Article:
BLOOMBERG — The U.S. Commerce Department awarded a new contract to the nonprofit managing the Internet’s address system four months after saying the group hadn’t met revised requirements that include a strong conflict-of-interest policy.
The Internet Corporation for Assigned Names and Numbers received the new contract as it oversees a program that may add as many as 1,000 Web suffixes to the right of the dot, to compete with .com. The expansion of so-called top-level domains is opposed by some trademark owners who say it will increase their costs, confuse consumers and fuel online scams.
“The U.S. government has very little leverage to extract change from Icann because there’s no one else that can do these functions,” said Nao Matsukata, senior policy adviser for the Coalition Against Domain Name Abuse, a Washington-based group that has criticized aspects of Icann’s expansion program. “It was very hard to imagine anyone that would have the infrastructure and know-how to fulfill that contract.”
Icann has managed the Internet’s address system since 1998. Its new contract runs through Sept. 30, 2015, with an option for two two-year extensions, the Commerce Department’s National Telecommunications and Information Administration said in a July 2 news release.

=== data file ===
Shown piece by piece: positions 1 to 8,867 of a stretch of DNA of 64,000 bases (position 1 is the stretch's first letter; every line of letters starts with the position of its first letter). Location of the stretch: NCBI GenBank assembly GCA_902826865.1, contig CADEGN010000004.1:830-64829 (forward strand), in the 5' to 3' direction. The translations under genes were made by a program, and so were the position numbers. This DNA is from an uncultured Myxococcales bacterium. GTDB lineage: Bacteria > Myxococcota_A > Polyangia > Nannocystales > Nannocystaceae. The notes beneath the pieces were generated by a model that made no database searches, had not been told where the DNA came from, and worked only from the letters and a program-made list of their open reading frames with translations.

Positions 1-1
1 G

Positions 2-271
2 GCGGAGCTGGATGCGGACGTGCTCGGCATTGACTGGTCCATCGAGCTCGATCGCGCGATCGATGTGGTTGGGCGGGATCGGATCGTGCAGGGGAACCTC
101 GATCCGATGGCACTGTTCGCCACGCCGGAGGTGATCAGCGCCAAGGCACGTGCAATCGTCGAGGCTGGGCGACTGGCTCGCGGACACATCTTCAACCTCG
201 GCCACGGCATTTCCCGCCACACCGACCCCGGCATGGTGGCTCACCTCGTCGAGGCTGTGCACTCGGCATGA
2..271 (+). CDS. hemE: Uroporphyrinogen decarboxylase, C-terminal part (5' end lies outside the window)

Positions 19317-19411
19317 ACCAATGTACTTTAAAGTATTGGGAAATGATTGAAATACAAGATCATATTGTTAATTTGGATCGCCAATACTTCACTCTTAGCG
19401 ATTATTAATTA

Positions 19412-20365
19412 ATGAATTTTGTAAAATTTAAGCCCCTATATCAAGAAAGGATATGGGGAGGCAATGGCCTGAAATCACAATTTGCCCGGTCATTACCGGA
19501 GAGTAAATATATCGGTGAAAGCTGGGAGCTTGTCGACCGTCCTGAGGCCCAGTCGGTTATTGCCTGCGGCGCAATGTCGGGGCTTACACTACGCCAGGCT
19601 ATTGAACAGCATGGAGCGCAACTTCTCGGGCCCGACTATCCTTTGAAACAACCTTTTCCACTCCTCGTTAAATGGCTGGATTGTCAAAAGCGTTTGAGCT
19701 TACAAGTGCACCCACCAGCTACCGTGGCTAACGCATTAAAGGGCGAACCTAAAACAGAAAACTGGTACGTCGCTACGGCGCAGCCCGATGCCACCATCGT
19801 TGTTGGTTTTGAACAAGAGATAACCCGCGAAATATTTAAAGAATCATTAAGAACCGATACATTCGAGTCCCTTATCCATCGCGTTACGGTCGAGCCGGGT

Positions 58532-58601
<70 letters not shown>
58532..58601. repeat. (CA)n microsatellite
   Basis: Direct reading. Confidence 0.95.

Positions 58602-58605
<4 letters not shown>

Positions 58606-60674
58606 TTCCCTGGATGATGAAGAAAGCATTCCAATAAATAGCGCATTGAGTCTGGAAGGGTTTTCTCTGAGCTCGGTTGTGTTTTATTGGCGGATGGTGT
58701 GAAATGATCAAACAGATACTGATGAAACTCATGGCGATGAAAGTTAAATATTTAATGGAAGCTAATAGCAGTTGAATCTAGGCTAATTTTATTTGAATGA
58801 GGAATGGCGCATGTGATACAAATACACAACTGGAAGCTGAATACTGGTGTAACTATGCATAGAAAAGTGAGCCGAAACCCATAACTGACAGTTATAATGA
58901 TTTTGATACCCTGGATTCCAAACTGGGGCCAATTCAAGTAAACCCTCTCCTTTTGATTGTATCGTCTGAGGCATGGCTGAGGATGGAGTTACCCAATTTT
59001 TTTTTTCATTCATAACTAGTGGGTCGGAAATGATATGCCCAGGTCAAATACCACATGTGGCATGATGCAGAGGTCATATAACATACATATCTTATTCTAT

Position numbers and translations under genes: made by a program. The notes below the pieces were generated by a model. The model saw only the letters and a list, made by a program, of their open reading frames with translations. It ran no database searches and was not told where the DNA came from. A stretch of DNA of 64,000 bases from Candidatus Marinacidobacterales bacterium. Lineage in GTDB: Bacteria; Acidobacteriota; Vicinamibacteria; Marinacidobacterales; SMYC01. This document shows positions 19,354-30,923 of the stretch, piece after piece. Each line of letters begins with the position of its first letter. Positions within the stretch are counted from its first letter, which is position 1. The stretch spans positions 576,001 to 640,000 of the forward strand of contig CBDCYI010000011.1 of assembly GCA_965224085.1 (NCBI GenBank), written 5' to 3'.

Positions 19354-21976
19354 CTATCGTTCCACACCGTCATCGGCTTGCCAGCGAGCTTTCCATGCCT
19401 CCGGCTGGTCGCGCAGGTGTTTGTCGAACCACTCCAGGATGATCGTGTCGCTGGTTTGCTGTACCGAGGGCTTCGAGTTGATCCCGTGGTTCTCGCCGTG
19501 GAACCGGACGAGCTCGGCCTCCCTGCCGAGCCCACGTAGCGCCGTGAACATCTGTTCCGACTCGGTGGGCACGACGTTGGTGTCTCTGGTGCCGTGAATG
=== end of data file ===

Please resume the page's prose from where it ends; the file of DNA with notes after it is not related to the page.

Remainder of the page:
The agreement with Icann coincides with increasing concern among officials in President Barack Obama’s administration that some countries want the United Nations’ International Telecommunication Union to play a central role in determining Internet policy, potentially jeopardizing free speech online.
NTIA Administrator Lawrence Strickling in a June 15 speech expressed support for Icann’s decentralized decision-making model in overseeing the Web’s address system while saying that the U.S. wouldn’t shy away from offering constructive criticism to the Marina del Rey, Calif.-based group.
The NTIA on March 10 canceled bids on the new contract, saying that none of the proposals it received — including Icann’s — met revised requirements including a strong conflict- of-interest policy and measures to increase transparency and accountability.
Icann, whose board includes members employed by or with business ties to the domain-name industry, has faced scrutiny of its ethics policies as it prepares to open up the Internet to new suffixes.
Icann received 1,930 proposals for new words to the right of the dot during an application process this year, including .jpmorgan from JPMorgan Chase & Co., .walmart from Wal-Mart Stores Inc., and .cialis from Eli Lilly & Co. Each application cost $185,000. The first approved extensions may be ready early next year, the group said.
The Association of National Advertisers, which led industry opposition to the domain-name expansion, had asked the Commerce Department to extend Icann’s contract for a shorter period of a year to better monitor the group’s activity.